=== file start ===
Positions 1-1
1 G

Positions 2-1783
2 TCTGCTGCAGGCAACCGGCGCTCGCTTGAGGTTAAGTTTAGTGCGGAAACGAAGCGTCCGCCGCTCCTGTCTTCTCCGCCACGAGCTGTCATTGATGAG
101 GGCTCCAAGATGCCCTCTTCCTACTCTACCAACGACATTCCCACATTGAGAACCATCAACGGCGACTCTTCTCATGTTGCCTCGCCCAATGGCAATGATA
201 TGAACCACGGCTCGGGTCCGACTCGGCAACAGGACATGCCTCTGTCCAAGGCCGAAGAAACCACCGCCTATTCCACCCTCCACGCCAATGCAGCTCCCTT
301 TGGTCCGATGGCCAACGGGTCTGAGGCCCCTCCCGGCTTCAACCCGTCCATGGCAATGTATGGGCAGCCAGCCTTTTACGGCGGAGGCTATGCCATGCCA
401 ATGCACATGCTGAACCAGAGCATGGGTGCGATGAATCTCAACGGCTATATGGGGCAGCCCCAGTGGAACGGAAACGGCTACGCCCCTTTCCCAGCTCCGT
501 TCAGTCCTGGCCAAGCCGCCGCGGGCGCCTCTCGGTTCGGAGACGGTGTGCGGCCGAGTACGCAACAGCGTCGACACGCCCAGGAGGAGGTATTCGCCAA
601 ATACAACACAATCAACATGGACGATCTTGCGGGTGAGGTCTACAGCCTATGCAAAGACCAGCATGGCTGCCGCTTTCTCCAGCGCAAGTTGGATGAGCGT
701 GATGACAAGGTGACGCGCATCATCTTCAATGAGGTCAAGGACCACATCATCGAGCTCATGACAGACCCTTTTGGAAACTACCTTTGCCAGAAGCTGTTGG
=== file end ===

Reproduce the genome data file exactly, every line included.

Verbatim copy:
Positions 1-1
1 G

Positions 2-1783
2 TCTGCTGCAGGCAACCGGCGCTCGCTTGAGGTTAAGTTTAGTGCGGAAACGAAGCGTCCGCCGCTCCTGTCTTCTCCGCCACGAGCTGTCATTGATGAG
101 GGCTCCAAGATGCCCTCTTCCTACTCTACCAACGACATTCCCACATTGAGAACCATCAACGGCGACTCTTCTCATGTTGCCTCGCCCAATGGCAATGATA
201 TGAACCACGGCTCGGGTCCGACTCGGCAACAGGACATGCCTCTGTCCAAGGCCGAAGAAACCACCGCCTATTCCACCCTCCACGCCAATGCAGCTCCCTT
301 TGGTCCGATGGCCAACGGGTCTGAGGCCCCTCCCGGCTTCAACCCGTCCATGGCAATGTATGGGCAGCCAGCCTTTTACGGCGGAGGCTATGCCATGCCA
401 ATGCACATGCTGAACCAGAGCATGGGTGCGATGAATCTCAACGGCTATATGGGGCAGCCCCAGTGGAACGGAAACGGCTACGCCCCTTTCCCAGCTCCGT
501 TCAGTCCTGGCCAAGCCGCCGCGGGCGCCTCTCGGTTCGGAGACGGTGTGCGGCCGAGTACGCAACAGCGTCGACACGCCCAGGAGGAGGTATTCGCCAA
601 ATACAACACAATCAACATGGACGATCTTGCGGGTGAGGTCTACAGCCTATGCAAAGACCAGCATGGCTGCCGCTTTCTCCAGCGCAAGTTGGATGAGCGT
701 GATGACAAGGTGACGCGCATCATCTTCAATGAGGTCAAGGACCACATCATCGAGCTCATGACAGACCCTTTTGGAAACTACCTTTGCCAGAAGCTGTTGG